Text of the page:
"Everyone wants to be on that road to normalcy," says Eagles Autism Foundation Executive Director Ryan Hammond.
While the increased distribution of the COVID-19 vaccine provides a light at the end of the tunnel after one of the most difficult years of our generation, there is a group of people on the sideline whose voices and needs have not been heard in the sprint to return to a pre-pandemic lifestyle – the autism community.
A recent study across several hundred health care organizations in the United States concluded that individuals on the spectrum are at a substantially increased risk of contracting COVID-19. Shouldn't the vaccine alleviate those concerns? On the surface, yes, but individuals with autism are not able to wait in long lines at distribution centers or wear masks and maintain a safe social distance at a pharmacy. Even if those with autism are eligible to receive the vaccine, roadblocks are hiding that light at the end of the tunnel.
On Saturday, the Eagles Autism Foundation provided hope for those on the spectrum by hosting a vaccination clinic at Lincoln Financial Field in partnership with Divine Providence Village. More than 1,000 vaccinations were administered as the Eagles Autism Foundation provided a sensory-friendly environment featuring a visual schedule, story-based intervention, and quiet rooms for all eligible members.
"The COVID-19 pandemic has presented unique challenges to individuals with autism and their families," Hammond says. "We wanted to create an environment that was dedicated to their specialized needs so that members of this important community could be vaccinated in a safe and efficient manner. We would like to thank Divine Providence Village for their amazing partnership, and all the medical professionals and support staff who made today such a success."
"Today is very important for the Philadelphia community and the autism community because it signifies that this group is different, this group has special needs, and special needs as it relates to COVID-19 vaccinations. Today is the actualization of that," says Jim Gillece, the father of two sons on the spectrum, Trey and Griffin.
Angela Babcock, the director of nursing at Divine Providence Village, was proud to work with the Eagles Autism Foundation in transforming Lincoln Financial Field into the ideal vaccination site for those on the spectrum. Divine Providence Village is a residential facility in Delaware County that serves individuals with physical and intellectual disabilities. Since becoming a COVID-19 vaccine provider in January, Divine Providence Village has administered more than 12,300 vaccines to its residents, employees, and the community.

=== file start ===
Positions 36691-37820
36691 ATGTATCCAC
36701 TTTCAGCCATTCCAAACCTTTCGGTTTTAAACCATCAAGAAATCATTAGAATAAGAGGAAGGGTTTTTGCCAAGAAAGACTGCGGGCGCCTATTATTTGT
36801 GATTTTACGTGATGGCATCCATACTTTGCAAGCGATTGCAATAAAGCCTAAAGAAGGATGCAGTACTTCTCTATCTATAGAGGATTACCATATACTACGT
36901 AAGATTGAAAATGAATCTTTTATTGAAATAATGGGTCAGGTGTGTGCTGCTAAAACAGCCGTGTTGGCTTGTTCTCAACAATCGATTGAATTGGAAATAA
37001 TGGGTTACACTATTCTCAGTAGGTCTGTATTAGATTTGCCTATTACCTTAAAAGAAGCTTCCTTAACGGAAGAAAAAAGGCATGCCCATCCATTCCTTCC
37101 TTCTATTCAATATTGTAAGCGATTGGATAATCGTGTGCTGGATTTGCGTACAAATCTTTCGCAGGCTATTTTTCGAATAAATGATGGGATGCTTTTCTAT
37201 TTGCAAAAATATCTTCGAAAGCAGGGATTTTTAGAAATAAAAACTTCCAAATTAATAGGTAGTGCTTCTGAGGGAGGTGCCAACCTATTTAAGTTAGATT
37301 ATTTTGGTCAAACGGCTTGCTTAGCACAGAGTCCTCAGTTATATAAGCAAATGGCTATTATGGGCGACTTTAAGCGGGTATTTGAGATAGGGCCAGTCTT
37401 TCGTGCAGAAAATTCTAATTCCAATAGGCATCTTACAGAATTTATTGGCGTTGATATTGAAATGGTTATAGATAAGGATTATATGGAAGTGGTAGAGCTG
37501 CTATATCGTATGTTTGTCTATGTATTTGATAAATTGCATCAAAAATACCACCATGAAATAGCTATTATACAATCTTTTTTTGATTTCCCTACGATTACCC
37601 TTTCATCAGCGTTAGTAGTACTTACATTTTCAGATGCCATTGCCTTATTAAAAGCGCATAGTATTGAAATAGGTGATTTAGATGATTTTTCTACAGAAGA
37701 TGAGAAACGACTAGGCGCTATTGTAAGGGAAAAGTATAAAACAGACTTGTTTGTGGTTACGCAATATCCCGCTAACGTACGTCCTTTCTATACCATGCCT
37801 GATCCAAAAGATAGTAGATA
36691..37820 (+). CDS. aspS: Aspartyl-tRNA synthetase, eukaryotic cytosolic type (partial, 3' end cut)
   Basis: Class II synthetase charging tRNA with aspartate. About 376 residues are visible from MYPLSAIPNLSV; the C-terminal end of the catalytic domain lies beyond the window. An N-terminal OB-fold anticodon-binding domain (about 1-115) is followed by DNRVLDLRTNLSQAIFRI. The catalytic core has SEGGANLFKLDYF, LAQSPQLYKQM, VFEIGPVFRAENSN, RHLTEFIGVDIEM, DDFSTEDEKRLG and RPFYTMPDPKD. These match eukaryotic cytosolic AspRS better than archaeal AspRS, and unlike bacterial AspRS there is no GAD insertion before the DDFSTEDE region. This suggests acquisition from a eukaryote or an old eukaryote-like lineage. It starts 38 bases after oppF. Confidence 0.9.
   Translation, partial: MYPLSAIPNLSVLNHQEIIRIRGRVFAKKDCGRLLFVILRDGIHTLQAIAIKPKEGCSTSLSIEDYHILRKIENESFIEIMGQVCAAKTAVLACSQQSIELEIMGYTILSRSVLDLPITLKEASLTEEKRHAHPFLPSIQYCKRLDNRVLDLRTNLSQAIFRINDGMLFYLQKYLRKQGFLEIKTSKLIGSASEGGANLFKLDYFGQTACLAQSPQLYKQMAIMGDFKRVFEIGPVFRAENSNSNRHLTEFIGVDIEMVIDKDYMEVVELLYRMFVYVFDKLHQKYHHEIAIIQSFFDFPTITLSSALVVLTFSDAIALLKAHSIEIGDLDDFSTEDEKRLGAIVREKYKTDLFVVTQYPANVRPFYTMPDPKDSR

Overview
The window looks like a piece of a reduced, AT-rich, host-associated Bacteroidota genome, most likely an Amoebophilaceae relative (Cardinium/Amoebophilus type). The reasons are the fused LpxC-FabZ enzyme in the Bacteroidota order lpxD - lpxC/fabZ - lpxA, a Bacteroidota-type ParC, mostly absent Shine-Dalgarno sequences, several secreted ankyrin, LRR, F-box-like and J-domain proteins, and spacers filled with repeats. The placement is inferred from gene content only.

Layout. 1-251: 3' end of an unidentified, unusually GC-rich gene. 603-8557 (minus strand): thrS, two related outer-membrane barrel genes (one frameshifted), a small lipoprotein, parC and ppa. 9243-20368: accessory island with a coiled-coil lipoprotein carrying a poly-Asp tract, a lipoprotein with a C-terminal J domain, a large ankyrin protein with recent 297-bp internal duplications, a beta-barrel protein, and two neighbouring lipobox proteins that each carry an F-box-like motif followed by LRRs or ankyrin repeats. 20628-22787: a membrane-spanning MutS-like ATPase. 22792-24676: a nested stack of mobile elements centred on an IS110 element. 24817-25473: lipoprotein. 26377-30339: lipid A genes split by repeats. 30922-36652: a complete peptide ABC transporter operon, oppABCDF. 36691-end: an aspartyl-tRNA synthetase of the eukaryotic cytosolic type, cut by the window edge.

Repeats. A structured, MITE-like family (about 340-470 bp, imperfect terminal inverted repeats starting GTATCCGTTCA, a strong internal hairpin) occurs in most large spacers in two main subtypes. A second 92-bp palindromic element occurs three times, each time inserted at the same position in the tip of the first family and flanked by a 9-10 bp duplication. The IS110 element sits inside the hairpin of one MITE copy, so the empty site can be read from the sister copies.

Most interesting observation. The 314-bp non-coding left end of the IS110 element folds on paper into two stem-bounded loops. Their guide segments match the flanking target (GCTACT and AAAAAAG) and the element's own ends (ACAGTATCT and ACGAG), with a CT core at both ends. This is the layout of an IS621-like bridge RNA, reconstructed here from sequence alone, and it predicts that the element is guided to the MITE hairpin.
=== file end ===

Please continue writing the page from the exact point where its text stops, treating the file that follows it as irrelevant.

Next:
"It's a number one priority for individuals with autism to have a site that caters to their individual needs. We're here to provide that individualized care that not only do they need, but they deserve," Babcock says.
As a caregiver of two children with autism, Gillece says that he and his wife, Pattie, felt a responsibility during the pandemic to remain safe in an extra special way because of their children's special needs. It can be more difficult for people on the spectrum to communicate their symptoms, which presents additional challenges when dealing with doctors or in a hospital where they need someone to advocate for their care. It's also been trying for the Gillece family to explain to their children why they haven't been able to do "normal" activities such as attend Eagles games over the past year, while combating the unknown effects of virtual learning and social isolation.
Before Saturday's visit, families could show pictures to those on the spectrum to prepare them for every step of the process. Upon arriving in the lobby of Lincoln Financial Field, the sounds of birds chirping played not to pay homage to the Eagles, but to provide a sense of calm and relief. Break rooms and sensory-friendly rooms were available if families needed to decompress prior to receiving the vaccine. The 10 vaccine administers on site were trained to work with those on the spectrum. If necessary, they would come out to the parking lot and provide the vaccine in the car if the stress of entering the stadium was too overwhelming. Those who received the vaccine on Saturday will return to Lincoln Financial Field to receive the second dose.
"The Philadelphia Eagles have customized every part of the process that makes it easier and well thought out for families," Gillece says. "It's been a remarkable experience and a great day."